India 2019: The Broader Picture

India 2019: The Broader Picture

Most companies have announced their March 2019 results and the picture is not encouraging. The stress of the economy growing at a mere 5.8 percent, a five-year low, is reflected in the quarterly numbers of corporate India.

Data shows that revenues of companies actively tracked by analysts have increased by around 10.5 percent while their operating profit has increased at half the rate at 5.80 percent, but the leverage on the books of the companies resulted in a profit decline of nearly 12 percent. Corporate India was thus squeezed from both ends.

The slowdown in consumption directly shows up in the revenue growth of the companies. Top line growth has slowed across the board. In some cases, the impact has been more severe than the others. Take for example the automobile sector, which has been impacted on account of various reasons like high fuel prices, higher insurance costs, rural stress and liquidity squeeze in the economy.

India Auto Sector

Slower off-take resulted in piling up of inventory which in turn prompted producers to cut down production and in some cases temporarily shut down operations.

A domino effect of a slowdown in the automobile sector could be seen in the auto-ancillary, steel and tyre producers as well as among auto-finance companies, banks and NBFCs.

The other key feature of the quarterly numbers was shrinking margins, which led to lower net profit. High input cost and increased competition have prevented companies from passing on the higher cost to customers. Rising debt levels and a liquidity crisis is putting pressure on companies.

But this stress is not reflected in the markets, with stock indices touching new highs, even though only a handful of stocks have pulled the market higher.

Nifty is trading at a historic price to earnings PE multiple of 24.5, very close to the upper band. This valuation itself reflects little headroom for the market to move higher.

Given these data points, there is little justification for the market to stay at the current levels unless corporate earnings shoot up.

Interest rate reduction definitely can help. But will any rate cuts by the central bank be transmitted to the broader market at a time when deposits are falling and banks are increasing rates to attract more deposits? Pumping in liquidity will help cool nerves and increase lending in the economy.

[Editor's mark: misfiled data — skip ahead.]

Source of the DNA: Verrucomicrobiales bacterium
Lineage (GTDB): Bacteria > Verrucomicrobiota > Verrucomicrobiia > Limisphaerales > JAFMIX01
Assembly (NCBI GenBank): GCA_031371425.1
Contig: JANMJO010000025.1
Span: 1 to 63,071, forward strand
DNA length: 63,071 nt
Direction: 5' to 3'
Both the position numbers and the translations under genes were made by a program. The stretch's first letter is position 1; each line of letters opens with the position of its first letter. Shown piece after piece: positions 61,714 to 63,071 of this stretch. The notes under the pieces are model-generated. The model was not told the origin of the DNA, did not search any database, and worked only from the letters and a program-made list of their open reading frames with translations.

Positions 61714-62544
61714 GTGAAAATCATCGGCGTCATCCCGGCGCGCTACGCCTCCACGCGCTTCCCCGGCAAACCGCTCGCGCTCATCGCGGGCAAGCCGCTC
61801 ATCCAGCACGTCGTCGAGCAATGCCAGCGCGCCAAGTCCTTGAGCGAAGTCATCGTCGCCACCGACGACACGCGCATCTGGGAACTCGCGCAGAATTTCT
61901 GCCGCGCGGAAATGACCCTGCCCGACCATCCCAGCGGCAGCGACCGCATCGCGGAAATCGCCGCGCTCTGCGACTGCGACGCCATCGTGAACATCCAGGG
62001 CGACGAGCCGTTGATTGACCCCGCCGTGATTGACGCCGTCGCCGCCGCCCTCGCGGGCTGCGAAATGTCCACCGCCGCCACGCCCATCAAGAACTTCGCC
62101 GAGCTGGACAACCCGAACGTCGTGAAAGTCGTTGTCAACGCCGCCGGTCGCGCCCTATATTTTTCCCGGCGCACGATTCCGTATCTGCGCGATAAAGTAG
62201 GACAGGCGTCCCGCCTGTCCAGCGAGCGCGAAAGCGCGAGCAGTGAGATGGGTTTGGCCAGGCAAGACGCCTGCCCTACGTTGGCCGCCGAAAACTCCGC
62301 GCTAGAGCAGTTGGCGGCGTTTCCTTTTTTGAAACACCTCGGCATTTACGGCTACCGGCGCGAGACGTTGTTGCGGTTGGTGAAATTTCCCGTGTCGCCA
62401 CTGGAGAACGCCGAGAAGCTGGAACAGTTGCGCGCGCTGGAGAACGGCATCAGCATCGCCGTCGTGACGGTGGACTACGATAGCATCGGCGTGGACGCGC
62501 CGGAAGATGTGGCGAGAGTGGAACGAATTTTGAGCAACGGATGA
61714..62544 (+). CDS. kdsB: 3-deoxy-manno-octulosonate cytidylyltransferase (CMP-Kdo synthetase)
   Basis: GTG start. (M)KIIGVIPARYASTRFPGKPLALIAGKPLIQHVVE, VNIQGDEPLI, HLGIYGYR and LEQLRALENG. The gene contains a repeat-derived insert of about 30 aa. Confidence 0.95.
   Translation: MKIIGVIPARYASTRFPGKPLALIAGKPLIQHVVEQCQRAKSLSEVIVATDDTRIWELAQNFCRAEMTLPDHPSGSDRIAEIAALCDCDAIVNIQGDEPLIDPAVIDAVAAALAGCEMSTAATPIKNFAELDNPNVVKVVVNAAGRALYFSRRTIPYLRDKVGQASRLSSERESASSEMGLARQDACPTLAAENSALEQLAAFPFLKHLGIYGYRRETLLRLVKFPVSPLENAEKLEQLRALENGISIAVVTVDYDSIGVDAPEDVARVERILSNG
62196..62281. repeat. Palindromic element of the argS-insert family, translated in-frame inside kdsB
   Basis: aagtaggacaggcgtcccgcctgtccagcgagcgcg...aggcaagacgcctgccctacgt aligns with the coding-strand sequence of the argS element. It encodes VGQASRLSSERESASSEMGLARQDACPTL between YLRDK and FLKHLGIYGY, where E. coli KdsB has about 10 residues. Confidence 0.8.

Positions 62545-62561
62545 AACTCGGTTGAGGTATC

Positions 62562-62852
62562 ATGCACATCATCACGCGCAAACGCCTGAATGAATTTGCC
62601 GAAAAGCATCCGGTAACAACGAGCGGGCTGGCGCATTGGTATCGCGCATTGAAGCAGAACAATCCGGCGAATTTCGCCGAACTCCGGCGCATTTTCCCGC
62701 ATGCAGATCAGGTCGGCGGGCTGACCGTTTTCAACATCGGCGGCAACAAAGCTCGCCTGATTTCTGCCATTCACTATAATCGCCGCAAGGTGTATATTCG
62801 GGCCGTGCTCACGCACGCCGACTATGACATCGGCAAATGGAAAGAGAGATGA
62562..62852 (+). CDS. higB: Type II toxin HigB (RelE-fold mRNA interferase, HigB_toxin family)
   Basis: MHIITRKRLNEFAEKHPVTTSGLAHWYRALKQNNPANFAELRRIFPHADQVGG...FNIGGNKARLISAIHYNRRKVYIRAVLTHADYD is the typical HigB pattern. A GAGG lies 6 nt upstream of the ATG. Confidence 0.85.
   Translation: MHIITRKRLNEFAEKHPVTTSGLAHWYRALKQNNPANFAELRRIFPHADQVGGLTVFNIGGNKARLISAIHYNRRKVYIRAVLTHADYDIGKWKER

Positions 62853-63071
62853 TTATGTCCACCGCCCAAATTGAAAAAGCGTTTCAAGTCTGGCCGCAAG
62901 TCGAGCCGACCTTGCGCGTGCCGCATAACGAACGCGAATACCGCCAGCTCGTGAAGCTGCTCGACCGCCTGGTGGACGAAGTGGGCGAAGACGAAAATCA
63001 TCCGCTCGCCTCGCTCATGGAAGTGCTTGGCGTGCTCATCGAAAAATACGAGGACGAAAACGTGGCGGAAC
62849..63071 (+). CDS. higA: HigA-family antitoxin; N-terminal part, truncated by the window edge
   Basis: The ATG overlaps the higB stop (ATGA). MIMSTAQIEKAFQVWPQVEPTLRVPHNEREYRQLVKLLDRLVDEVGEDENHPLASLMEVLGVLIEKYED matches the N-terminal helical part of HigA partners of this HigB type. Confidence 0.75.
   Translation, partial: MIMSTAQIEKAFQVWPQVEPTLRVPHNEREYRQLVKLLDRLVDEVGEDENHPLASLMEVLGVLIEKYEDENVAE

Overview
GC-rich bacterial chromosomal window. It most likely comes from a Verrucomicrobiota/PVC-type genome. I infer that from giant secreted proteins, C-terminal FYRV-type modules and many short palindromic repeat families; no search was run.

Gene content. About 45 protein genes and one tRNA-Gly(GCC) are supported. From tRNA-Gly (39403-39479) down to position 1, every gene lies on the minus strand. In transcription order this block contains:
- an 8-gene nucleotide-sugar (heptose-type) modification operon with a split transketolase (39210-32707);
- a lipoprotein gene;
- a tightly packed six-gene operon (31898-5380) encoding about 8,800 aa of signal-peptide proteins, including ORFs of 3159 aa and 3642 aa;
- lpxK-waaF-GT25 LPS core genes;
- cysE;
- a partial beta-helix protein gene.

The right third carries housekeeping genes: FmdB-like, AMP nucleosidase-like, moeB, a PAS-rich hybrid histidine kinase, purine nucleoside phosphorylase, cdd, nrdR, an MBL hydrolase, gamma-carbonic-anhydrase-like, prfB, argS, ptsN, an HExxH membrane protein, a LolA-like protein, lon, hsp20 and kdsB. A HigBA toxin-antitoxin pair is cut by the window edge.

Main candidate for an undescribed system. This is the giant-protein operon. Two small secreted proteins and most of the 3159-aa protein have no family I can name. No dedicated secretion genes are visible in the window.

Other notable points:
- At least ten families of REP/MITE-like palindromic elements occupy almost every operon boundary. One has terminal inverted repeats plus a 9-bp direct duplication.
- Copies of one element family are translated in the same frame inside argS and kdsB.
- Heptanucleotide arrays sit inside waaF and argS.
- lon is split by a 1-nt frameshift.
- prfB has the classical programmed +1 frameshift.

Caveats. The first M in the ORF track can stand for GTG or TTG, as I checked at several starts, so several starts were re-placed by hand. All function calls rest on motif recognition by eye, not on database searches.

What can really help the economy is increased consumption. Demand in both rural and urban India has been hit. While the government to some extent has attempted to prop rural demand by transferring Rs 6,000 to every farmer in the country, it is still early days to gauge its benefits.

Urban India is waiting for tax sops from the government as well as measures to boost the economy, which can improve employment. Given the fiscal scenario and overall slowdown, the government has little room to spend. Sluggish global growth too is not supporting a rise in exports.

There is, however, a ray of hope in the housing sector. ‘Housing for All’ by 2022 is already resulting in a push in the construction sector. This is visible in sales of cement with almost all cement mills improving their capacity utilization and realizations across the country. Housing finance companies too are showing better numbers on account of affordable housing sales.

Pradhan mantri awas Yojna

In terms of automobile sales, a good monsoon and the government’s proposal of banning vehicle produced before 2000 can help revive the sector to some extent.

As for infrastructure, continuity of existing projects should help revive the sector. L&T’s management in their post March quarter results said that the momentum on infrastructure building, coupled with the government’s focus on investments in areas such as airports, railroads, water supply & distribution, expressways, power availability, Oil & Gas production and mass rapid transit systems is expected to continue.

The government may need out-of-the-box thinking to revive growth, which is imperative to help corporate India earn enough to justify such high valuations. We will know soon enough what the government is planning when it presents the Union Budget.

About Author
Rohan Mehta

Rohan Mehta

Rohan Mehta, Director at Futuristic Investments, an experienced financial advisor, is known for helping, educating, and supporting clients as they develop strategic investment plans for the future. He is best known for his business acumen in spotting multi-bagger themes and stocks on global and domestic outlook. When not absorbed by the bulls and bears of the stock market, Rohan is a sports enthusiast and spends most of his time watching and playing the same. He is a food lover as all right-thinking people are. Very competitive in nature and prudent in sarcasm, he exudes quiet an aura.

You can reach him at futuristicinvestments.in

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